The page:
For several years Johnson Controls has been sponsoring a survey of younger generations to answer this very question. Their most recent research shows that 18-25 year olds view the office as an extension of their home life.
The following concepts ranked the highest on Gen Y’s list of workplace wants:
- Sustainability -- 96% of respondents want an environmentally-aware workplace;
- Mobility -- 76% prefer to be mobile rather than static workers;
- Flexibility -- 56% x percent want to choose when to work;
- Collaboration - 41% prefer access to team space over conventional meeting rooms.
Other key findings include:
- Opportunity -- Generation Y prioritizes which job to apply for based on opportunities to learn, work colleagues, corporate culture and values; and
- City Life -- Generation Y prefers workplaces in urbanized locations with access to social and commercial facilities, good public infrastructure and the ability to use public transport, walk or drive to work.
This is great information, but there isn't anything new or surprising here.
Numerous surveys have been done on this topic and they all come to the same conclusion: For Generation Y, work is not about going to a place to do a job. Work is about doing something that makes a difference in a way that is meaningful and worthwhile both personally and professionally.
Generation Y has redefined the concept of work. And organizations like Johnson Controls continue to research this demographic and provide valuable insight to what Ys want partly to satisfy curiosity, but mostly because no one seems to be paying attention!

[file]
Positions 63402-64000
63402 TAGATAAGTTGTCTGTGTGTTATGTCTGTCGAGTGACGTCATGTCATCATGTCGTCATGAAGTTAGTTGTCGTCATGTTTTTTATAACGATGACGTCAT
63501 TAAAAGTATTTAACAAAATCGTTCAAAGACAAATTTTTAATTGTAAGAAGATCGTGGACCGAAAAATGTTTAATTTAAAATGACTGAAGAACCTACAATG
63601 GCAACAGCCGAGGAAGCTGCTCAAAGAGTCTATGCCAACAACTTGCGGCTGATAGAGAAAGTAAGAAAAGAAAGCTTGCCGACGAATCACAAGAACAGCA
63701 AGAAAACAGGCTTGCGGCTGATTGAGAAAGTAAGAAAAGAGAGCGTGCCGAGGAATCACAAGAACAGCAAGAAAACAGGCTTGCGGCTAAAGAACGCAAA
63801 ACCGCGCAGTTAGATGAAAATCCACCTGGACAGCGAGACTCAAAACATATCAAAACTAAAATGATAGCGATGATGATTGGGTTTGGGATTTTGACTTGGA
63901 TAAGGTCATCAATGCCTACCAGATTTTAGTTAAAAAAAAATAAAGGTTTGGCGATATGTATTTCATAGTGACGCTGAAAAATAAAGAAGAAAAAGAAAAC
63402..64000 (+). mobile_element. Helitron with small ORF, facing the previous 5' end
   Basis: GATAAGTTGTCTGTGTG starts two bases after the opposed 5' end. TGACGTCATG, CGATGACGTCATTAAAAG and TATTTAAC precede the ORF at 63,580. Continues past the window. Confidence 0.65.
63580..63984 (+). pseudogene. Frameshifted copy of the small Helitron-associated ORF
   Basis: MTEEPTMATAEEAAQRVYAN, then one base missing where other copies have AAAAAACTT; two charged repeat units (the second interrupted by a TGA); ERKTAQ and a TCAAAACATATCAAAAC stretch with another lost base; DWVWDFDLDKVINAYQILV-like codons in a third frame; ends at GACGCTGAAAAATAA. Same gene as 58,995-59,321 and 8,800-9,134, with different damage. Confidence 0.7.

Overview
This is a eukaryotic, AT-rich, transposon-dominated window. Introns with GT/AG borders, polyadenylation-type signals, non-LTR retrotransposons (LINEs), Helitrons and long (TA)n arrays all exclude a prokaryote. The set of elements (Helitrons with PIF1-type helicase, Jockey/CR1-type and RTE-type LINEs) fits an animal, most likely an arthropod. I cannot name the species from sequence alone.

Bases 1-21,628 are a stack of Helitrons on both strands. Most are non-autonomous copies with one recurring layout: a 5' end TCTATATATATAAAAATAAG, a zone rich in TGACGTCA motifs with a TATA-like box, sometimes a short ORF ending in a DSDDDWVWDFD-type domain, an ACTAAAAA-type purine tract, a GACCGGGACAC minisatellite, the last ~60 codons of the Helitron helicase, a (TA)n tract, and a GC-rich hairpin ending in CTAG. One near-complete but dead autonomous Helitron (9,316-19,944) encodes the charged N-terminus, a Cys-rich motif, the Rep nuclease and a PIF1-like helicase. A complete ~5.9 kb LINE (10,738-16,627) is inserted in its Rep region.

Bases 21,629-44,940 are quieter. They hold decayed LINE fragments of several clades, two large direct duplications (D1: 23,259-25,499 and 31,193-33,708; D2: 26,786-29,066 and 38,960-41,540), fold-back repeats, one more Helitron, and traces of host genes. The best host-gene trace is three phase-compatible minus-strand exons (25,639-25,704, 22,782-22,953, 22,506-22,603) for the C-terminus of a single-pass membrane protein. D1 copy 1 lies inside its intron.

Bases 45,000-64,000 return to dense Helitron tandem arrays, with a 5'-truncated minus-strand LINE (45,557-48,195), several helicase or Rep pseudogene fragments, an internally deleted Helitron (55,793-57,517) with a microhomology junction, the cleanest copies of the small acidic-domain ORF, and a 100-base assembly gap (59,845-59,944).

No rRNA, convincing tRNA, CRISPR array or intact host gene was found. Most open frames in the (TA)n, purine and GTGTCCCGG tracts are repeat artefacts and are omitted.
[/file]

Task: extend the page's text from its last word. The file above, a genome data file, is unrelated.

How many workplaces do you know of that satisfy the list of Gen Ys wants and excel at providing a workplace that is environmentally-friendly, mobile, flexible, collaborative, and learning-focused?
For the past several years, awareness has been growing, but most organizations aren’t focusing on the next generation of talent either because they don’t feel the situation is urgent enough or because they are too lazy or too afraid to make any changes.
Results from surveys like this one remind employers that 20-somethings are making demands on employers and employers will have to respond to these changes to stay competitive and engage young talent.
In other words, for the first time ever the power is shifting from seasoned executives to young professionals—and that’s a reality that some executives simply refuse to accept.
Hence the on-going surveys and reports. Some are hoping for different results or at least a simpler solution.
But the Johnson Controls’ report reminds its audience of why understanding and responding to Generation Y is so important:
· Aging/Shrinking Workforce - We are on the brink of the largest turnover in human capital in history. As millions of Baby Boomers retire, there are millions fewer young people to replace them and talent will become a commodity; and
· Demographic Differences -- Generation Y is a technology savvy generation; the report calls them "furious digital innovators". Unlike the generations that have come before them, Ys have grown up with 3D gaming technology, the internet, and social networking. Their innovation and technology skills are crucial to keep our economies going.
So perhaps it’s time to pay attention to what the research is saying.
Generation Y wants a working environment they emotionally engage with; a space where they socialize with co-workers and which supports their health and well being.
This isn’t the end of the world, folks. It’s just a new approach to work—one that will probably be welcomed by workers of all ages.
Bottom line: Your company can’t afford to lose two-thirds of its workforce in the next five years. If you want to attract the up and coming workforce, you’re going to have to make some changes. And sooner is better than later.